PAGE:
Artificial intelligence technology that can detect Isis videos and prevent them from being uploaded is being released to stop the spread of the “poisonous” material.
Developers funded by the Home Office are sharing their software for free with any website or app in the world in the hope it will make the terrorist group’s propaganda harder to access and share.
Tests suggest it can detect 94 per cent of Isis videos and makes so few mistakes that a single person could moderate borderline cases for the whole of YouTube.
Dr Marc Warner, chief executive of ASI Data Science, told The Independent the technology’s success depends on how many companies build it into their systems but “we hope that this can play its part in removing extremist content from the web”.
“Lone-wolf attacks are hard to spot with conventional surveillance – it is a difficult problem if someone is radicalised in their bedroom,” he added.
“The way to fight that is to cut the propaganda off at the source. We need to prevent all these horrible videos ever getting to the sort of people who can be influenced by them.”
Security services have been sounding intensifying warnings over online or “remote” radicalisation amid a record number of terror arrests in the UK.
A report by the Independent Reviewer of Terrorism Legislation said the phenomenon made threats “acutely difficult to spot”, in the wake of five attacks in London and Manchester.
Andrew Parker, the head of MI5, has said companies have an “ethical responsibility” to help confront an unrelenting threat from people who can “accelerate from inception to planning to action in just a handful of days”.
Isis propaganda has been linked to numerous plots in Britain, as well as driving the exodus of more than 800 men, women and children to its self-declared “caliphate”.
The terrorist group’s sophisticated output has ranged from gory execution videos to attack instructions, bomb-making guides, calls to arms, ideological teachings and rosy depictions of life inside the so-called Islamic State.
More than 1,300 videos released by its central media office since 2014 were analysed by ASI, which identified “subtle signals” that can be used to identify new Isis videos before they are published.
The indicators used by the “advanced machine learning” system are specific to Isis and intend to avoid problems created by YouTube’s broad-brush efforts, which resulted in the removal of evidence of Syrian war crimes.
The tool can be integrated into the upload process of any platform, with the Home Office hoping to reach smaller companies who are unable to fund the huge removal operations mounted by the likes of Facebook and YouTube.
Research shows that Isis supporters used 400 different platforms to spread its material in 2017, with 145 used for the first time between July until December amid intensifying crackdowns by tech giants.
“Google and Facebook can’t solve this problem alone … it’s a far wider problem,” Dr Warner said. “We are trying to eliminate this horrific content across the entire web and not just on specific platforms.”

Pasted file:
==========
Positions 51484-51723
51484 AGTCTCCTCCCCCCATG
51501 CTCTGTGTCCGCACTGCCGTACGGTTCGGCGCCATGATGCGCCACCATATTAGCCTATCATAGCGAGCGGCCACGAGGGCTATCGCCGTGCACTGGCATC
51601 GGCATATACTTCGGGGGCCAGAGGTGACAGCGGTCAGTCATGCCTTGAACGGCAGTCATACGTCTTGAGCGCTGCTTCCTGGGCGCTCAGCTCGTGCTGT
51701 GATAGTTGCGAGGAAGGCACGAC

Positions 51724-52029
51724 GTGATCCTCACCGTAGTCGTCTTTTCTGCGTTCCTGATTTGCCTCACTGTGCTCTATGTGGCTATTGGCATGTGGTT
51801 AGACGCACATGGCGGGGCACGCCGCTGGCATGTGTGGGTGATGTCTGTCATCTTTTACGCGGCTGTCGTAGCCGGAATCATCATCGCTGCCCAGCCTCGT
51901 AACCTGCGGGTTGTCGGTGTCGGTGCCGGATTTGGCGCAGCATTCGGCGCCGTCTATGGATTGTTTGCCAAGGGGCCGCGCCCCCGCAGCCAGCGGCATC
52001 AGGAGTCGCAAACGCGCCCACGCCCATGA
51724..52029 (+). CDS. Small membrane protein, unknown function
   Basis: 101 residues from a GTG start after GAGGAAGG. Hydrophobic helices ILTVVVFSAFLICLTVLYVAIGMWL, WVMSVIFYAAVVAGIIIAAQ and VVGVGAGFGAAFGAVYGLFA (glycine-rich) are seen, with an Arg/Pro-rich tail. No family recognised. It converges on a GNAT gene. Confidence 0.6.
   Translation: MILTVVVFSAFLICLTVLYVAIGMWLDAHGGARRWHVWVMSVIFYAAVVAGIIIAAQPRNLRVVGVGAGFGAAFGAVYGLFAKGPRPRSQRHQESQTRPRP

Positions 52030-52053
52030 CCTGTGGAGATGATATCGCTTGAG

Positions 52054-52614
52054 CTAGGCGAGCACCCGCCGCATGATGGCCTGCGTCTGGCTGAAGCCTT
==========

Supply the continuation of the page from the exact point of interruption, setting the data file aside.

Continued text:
John Gibson, the director of data science services at ASI, acknowledged that the software will not prevent Isis uploading videos to its own websites – which are frequently taken down – or on the encrypted messaging app Telegram.
But he said it could make Isis propaganda “harder to find” and share with others.
The Home Office paid ASI – which has previously used data to predict bacon sandwich sales on easyJet flights and make buses run on time – £600,000 to create the tool over just five months from the project’s inception in September.
Officials are now looking at the possibility of expanding machine learning to target propaganda from other groups including al-Qaeda.
Charlie Winter, a senior research at the International Centre for the Study of Radicalisation and Political Violence (ICSR), said it could have a “significant impact”.
“If the big technology companies jump on board it will make it difficult to find this material on the open internet, but there will always be video sharing platforms that won’t take on this software,” he told The Independent.
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“It’s a step in the right direction but it won’t solve the problem. Censorship is limited to contracting the reach of this material and it will never be able to eradicate it from the internet.”
The technology is only targeting videos and will not be able to detect Isis magazines, newspapers, photo sets and text-based propaganda.
The terrorist group’s prolific output decreased markedly in October, November and December – in the wake of military operations that drove jihadis out of key strongholds including the Syrian city of Raqqa – but has since recovered to former levels.
Mr Winter said the new technology will not have an impact on “the card-carrying supporters of Isis” who get their information from Telegram but may “limit the opportunity of people who are curious and vulnerable to expose themselves to this kind of material”.
Amber Rudd will discuss the model during meetings on Tuesday with communication companies in San Francisco’s Silicon Valley, including Vimeo, Telegra.ph and pCloud.
The Home Secretary is expected to tell the Global Internet Forum to Counter Terrorism that all five attacks on UK soil last year “had an online component” and extremists are being increasingly influenced by material viewed on the internet.
“I hope this new technology the Home Office has helped develop can support others to go further and faster,” Ms Rudd will say.
“The purpose of these videos is to incite violence in our communities, recruit people to their cause, and attempt to spread fear in our society. We know that automatic technology like this, can heavily disrupt the terrorists’ actions, as well as prevent people from ever being exploited to these horrific images.
“This Government has been taking the lead worldwide in making sure that vile terrorist content is stamped out.”